President Obama gave his big jobs speech last night and not surprisingly, he’s getting mixed reviews. I would expect conservatives, on Capitol Hill to resist. And liberals, too, are lukewarm on the president’s plan.
But now, even in the black community, long considered the core of Obama’s base, the tide seems to be turning. What should we make of this? When I attend private functions with the folks, there is an increasing divide: Those who feel it is okay to criticize the president publicly, and those who feel we must stand by Obama, no matter what.
Talk show host Tavis Smiley and Princeton Professor Cornel West, are in the former group. West, who campaigned for Obama in 2008, has made no secret of his disappointment, in the years since. And no doubt, when he teams up with journalist and PRI radio host Tavis Smiley, on their weekly broadcast, this week, will bemoan the President’s plan for a lack of specificity.
To be fair, Smiley and West know of what they speak. The two have just completed a 14-city Poverty Tour, traveling around the country, in advance of the president’s announcement, to shine a light the plight of America’s poor. In so doing, the pair pointedly criticized the Obama Administration for failing to stand up for America’s poor.
I tangled a bit with Brother West on this issue while on WNYC, earlier this year. To be clear, I have tremendous respect for Dr. West. In fact, I first heard him speak in Washington DC, back in 1993, met him the following year, and have closely followed his writings and his career, ever since. But as I respectfully suggested on the Brian Lehrer Show, to criticize President Obama for abandoning his base dilutes the larger message – here, an important message - on poverty, opportunity and the lack of jobs.
To their credit, Dr. West and Tavis Smiley visited towns and met with citizens and held town halls, during their Poverty Tour. Their events were ideologically on point. But like the folks in Washington, they too have failed (thus far) to offer specific solutions to the poverty problem – an immense and seemingly intractable public policy crisis that requires concrete and specific policy directives, grass roots organizing and voter registration. The crisis calls for the sorts of organizational efforts and strategies Dr. King marshaled during his War on Poverty, a generation ago. It’s nothing new, but it requires real leadership.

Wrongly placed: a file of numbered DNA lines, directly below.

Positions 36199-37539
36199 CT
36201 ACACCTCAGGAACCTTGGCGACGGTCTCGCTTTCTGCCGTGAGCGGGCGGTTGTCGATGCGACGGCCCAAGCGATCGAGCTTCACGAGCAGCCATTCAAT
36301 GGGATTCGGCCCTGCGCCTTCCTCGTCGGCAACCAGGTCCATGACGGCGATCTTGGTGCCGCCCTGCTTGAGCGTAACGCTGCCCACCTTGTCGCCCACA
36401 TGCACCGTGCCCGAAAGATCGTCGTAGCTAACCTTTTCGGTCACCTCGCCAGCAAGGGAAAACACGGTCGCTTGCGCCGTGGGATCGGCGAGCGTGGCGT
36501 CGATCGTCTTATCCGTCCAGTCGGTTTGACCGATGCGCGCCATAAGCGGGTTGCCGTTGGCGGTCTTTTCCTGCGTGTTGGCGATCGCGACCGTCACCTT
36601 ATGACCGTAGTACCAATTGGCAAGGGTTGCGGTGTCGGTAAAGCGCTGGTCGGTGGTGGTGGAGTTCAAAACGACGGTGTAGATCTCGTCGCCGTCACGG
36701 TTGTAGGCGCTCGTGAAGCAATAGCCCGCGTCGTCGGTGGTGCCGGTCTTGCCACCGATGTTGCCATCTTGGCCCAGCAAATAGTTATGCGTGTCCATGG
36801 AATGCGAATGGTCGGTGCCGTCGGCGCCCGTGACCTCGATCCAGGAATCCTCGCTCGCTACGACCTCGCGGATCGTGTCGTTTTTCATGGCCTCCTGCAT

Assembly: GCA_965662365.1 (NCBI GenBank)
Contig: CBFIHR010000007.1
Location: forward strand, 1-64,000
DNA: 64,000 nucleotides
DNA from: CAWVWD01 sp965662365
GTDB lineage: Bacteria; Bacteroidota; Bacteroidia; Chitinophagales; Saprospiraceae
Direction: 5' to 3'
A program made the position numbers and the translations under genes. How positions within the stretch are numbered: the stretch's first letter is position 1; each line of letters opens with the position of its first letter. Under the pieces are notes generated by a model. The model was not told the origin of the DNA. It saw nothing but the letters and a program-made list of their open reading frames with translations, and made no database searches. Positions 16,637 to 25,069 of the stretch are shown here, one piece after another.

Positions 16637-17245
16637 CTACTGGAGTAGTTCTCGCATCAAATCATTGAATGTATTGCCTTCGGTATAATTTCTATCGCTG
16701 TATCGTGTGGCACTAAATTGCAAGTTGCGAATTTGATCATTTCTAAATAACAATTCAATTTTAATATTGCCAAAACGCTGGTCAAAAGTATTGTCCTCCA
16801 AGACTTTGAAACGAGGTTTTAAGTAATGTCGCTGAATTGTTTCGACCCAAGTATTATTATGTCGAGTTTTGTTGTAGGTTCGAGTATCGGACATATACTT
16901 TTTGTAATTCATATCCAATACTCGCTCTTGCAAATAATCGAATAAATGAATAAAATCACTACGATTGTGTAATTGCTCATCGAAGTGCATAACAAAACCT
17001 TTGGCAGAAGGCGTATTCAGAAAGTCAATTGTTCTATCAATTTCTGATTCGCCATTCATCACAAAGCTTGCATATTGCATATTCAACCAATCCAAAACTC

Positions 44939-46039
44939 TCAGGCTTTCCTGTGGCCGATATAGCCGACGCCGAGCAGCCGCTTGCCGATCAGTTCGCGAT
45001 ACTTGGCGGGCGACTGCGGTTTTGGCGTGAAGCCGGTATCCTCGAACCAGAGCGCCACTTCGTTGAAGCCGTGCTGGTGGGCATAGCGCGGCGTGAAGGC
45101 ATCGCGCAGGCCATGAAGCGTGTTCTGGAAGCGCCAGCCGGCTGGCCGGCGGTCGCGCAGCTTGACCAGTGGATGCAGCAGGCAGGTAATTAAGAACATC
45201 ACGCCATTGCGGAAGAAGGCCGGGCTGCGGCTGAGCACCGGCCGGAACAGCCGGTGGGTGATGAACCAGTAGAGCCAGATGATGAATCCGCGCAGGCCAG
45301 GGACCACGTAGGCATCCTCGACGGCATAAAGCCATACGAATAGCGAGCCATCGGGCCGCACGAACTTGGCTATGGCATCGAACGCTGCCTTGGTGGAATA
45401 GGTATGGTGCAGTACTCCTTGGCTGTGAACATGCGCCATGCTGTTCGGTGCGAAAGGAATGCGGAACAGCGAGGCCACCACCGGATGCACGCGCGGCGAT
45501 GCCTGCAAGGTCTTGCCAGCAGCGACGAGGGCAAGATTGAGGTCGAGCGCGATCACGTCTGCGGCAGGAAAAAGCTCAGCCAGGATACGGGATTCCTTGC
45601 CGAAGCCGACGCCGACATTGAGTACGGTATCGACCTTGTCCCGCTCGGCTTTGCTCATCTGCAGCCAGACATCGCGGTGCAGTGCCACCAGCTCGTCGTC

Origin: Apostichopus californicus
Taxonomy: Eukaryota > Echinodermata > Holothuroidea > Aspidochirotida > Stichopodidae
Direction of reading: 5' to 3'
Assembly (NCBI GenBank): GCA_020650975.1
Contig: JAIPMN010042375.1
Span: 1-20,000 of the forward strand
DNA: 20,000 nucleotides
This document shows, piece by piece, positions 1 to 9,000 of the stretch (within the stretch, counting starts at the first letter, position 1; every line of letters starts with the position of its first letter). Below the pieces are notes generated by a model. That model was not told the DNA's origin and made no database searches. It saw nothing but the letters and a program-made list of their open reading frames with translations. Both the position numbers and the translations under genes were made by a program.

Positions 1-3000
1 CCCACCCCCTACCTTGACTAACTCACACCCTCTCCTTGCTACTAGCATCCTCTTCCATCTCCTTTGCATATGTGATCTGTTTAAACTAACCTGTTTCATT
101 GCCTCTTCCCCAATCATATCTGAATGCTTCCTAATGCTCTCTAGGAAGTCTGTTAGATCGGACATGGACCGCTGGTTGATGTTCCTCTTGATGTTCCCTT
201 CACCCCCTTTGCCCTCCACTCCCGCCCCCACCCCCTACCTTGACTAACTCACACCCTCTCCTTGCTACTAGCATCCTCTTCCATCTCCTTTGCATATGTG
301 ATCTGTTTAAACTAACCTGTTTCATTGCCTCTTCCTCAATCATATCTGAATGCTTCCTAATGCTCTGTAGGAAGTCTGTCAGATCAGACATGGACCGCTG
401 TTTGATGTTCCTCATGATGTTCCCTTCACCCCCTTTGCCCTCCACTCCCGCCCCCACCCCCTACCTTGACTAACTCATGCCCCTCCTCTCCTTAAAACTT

While Smiley and West may not have offered specifics, clearly their hearts are in the right place. They are quite right to be troubled by the forgotten poor. So, I have to wonder about black celebrities like talk show host Tom Joyner, who dismissed their Poverty Tour as an opportunistic , and comedian Steve Harvey, who accused the two of “poverty pimping.” And I don’t quite understand the reaction of other black folks who suggest that any critique of President Obama by African Americans is unacceptable – even if it comes from progressives within our community, fighting for the community.
We should not paint black well-meaning black intellectuals who publicly critique their president with the “race traitor” brush, any more than we would a white citizen who criticized president Bush. That is small-minded and intellectually dishonest.
The black community is not monolithic. While I may not always agree with what Smiley and West have to say, I defend their right to say it. And I commend their effort to place the poor at the center of the president’s agenda. Let’s hope the Mr. Obama listens.
Jami Floyd is an attorney, broadcast journalist and legal analyst for cable and network news, and is a frequent contributor to WNYC Radio. She is former advisor in the Clinton administration and served as a surrogate for the Obama campaign on legal and domestic policy issues. You can follow her on twitter.